Smart trade show marketers take hot trends and translate/customize them into brand-immersing exhibit marketing experiences. For example, Jacobsen, a manufacturer of golf course turf maintenance equipment made itself the talk of the Golf Industry Show in San Diego by creating a food truck event that delivered free lunches to show attendees.
Jacobsen painted the town orange—its signature color—with a branded café experience that it located across the street from the San Diego Convention Center where the show was held. The event featured popular gourmet burger purveyors—The InSliders—orange crush, orange umbrellas and a team of enthusiastic brand ambassadors.
The end result was 400 lunches served per day—and a 30% increase in new leads generated at Jacobsen’s exhibits inside the convention center. If you’re thinking of doing a food truck event at one of your shows, here are six best practices to ensure that your results are as stellar as Jacobsen’s:
1. Location, Location, Location
The location of your food truck event can play a key role in its success. Ideally, the location will be somewhere highly visible so people will notice it on their own, which will launch word-of-mouth buzz.
It also needs to be very close to the show—either on show site or within a couple of blocks—so people will feel that they can visit without taking too much time out of their day.
Jacobsen’s location, directly across the street from the convention center at the foot of the famous Gaslamp Quarter, ensured that show attendees noticed it when they first arrived at the convention center and felt comfortable taking time to walk over at lunchtime.
Other ideal locations could be somewhere within the convention center—or even within your exhibit—so long as you have room to set up controlled entry to make sure you’re not just feeding lunch to your competitors’ booth staffs.
2. Make a stop at the exhibit part of the program
Jacobsen customers and prospects earned entry into the Jacobsen Café by visiting the Jacobsen exhibit to receive an orange wristband. This wristband also qualified them for free pedi cab rides to and from the convention center.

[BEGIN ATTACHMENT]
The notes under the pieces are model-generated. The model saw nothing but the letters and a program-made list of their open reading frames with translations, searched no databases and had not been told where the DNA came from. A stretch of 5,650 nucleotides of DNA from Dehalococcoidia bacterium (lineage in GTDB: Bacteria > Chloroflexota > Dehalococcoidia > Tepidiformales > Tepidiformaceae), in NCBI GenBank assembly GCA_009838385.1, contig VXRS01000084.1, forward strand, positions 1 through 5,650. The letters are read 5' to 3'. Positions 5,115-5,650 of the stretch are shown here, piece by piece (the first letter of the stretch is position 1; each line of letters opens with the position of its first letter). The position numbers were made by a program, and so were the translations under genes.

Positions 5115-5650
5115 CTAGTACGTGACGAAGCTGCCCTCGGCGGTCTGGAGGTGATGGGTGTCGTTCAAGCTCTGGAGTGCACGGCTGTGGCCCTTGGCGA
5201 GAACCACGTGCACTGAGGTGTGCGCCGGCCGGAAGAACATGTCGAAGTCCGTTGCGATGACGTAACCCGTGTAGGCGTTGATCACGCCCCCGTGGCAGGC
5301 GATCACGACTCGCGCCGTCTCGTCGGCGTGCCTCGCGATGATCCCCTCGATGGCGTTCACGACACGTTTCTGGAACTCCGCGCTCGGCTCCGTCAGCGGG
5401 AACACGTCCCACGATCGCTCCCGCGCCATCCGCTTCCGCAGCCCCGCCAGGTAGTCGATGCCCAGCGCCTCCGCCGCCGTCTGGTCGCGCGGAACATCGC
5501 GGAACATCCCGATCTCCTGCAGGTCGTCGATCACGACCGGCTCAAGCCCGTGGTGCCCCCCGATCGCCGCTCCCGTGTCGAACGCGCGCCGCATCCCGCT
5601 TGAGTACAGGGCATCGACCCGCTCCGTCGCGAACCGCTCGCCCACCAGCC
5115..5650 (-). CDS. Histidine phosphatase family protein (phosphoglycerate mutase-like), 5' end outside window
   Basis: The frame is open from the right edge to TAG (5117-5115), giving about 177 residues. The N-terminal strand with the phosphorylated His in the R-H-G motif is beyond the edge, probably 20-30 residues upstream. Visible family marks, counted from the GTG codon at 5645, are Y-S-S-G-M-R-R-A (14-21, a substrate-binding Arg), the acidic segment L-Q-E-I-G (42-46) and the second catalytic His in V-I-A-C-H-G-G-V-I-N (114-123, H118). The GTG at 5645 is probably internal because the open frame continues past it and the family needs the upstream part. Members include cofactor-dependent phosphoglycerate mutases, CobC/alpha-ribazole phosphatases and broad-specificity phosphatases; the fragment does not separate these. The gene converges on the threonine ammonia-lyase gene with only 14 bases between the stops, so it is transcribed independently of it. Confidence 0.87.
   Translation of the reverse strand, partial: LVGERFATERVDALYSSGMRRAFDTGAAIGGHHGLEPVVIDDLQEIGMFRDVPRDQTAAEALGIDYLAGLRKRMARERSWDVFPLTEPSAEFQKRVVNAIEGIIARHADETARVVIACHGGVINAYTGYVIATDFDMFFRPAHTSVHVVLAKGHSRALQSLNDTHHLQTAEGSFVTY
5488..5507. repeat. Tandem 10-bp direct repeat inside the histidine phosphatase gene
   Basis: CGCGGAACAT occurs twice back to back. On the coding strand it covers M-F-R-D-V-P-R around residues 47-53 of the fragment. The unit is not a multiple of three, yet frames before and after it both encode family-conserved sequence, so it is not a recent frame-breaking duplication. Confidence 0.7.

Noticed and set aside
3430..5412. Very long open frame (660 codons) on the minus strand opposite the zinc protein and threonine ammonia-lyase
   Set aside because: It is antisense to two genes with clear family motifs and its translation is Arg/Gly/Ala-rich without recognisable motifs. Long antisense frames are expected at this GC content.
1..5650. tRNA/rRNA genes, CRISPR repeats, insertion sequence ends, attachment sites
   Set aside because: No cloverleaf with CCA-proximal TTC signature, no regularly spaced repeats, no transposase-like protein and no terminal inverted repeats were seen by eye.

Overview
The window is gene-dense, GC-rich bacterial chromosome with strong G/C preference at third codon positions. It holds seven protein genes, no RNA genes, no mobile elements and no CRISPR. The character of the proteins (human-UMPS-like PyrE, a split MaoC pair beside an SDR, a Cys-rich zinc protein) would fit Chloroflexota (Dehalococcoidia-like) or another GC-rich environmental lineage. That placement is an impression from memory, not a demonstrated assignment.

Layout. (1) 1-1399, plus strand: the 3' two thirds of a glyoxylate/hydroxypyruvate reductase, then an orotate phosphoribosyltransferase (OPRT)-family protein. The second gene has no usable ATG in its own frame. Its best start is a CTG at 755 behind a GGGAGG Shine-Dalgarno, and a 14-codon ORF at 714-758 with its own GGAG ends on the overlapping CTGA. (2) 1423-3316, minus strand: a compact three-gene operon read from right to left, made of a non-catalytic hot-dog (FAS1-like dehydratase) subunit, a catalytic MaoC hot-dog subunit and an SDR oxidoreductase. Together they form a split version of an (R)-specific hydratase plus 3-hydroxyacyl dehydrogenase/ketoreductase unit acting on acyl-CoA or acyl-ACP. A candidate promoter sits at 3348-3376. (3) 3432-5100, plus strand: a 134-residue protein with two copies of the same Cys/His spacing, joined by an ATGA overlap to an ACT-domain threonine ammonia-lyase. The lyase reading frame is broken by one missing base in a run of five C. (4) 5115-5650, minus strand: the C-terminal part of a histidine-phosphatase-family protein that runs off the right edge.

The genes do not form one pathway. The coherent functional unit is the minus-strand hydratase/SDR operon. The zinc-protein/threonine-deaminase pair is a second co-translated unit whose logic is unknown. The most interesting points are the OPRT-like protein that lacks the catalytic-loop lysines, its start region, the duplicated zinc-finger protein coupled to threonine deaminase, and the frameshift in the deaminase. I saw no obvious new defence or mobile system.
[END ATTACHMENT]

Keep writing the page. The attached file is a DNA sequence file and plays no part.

The advantage of this approach is that the free lunch becomes a reward or thank you for visiting the exhibit and taking time to learn about your products. This increases both length and quality of your engagement with your audience. Without a required stop at the booth to qualify for admission, you’re just giving away food to the masses.
3. Brand the experience
Jacobsen integrated its brand into its café in every way possible—orange flags, umbrellas, tablecloths and balloons; orange t-shirt attired staff and brand ambassadors, orange beverages (Orange Crush, Orange Gatorade and private label water) and even orange food trucks serving burgers with orange cheddar.
This complete orange-washing served to make the event more fun, more memorable and ensure that all participants remembered who their host was long after the close of the show.
4. Integrate a product touch-point
As wonderful as brand recognition is, Jacobsen’s ultimate goal for GIS is to sell product. To this end, it made sure that everyone who came to the café for lunch interacted with its equipment by using its equipment—specifically its flat beds—to chill and present its array of orange beverages. Jacobsen also had product specialists on hand to answer questions about the equipment.
5. Staff it well
Jacobsen added to the café’s success by staffing it with enthusiastic Jacobsen team members and a handful of hired brand ambassadors. Every one of these individuals had been briefed on their job—help visitors, answer questions and make sure everyone who visited the café had a great time.
Jacobsen understood that the quantity and caliber of its event staff would be the #1 factor in ensuring a high quality experience for visitors.
6. Measure your results Jacobsen quantified its success in lunches served and in quantity of new leads generated. The next step would have been to scan attendees as they received their burgers—which would have enabled Jacobsen to track exactly who it had hosted and cross-check that data against its other lead data.
Have you ever integrated a food truck into one of your trade show exhibit marketing programs? If you have, how did you ensure its success?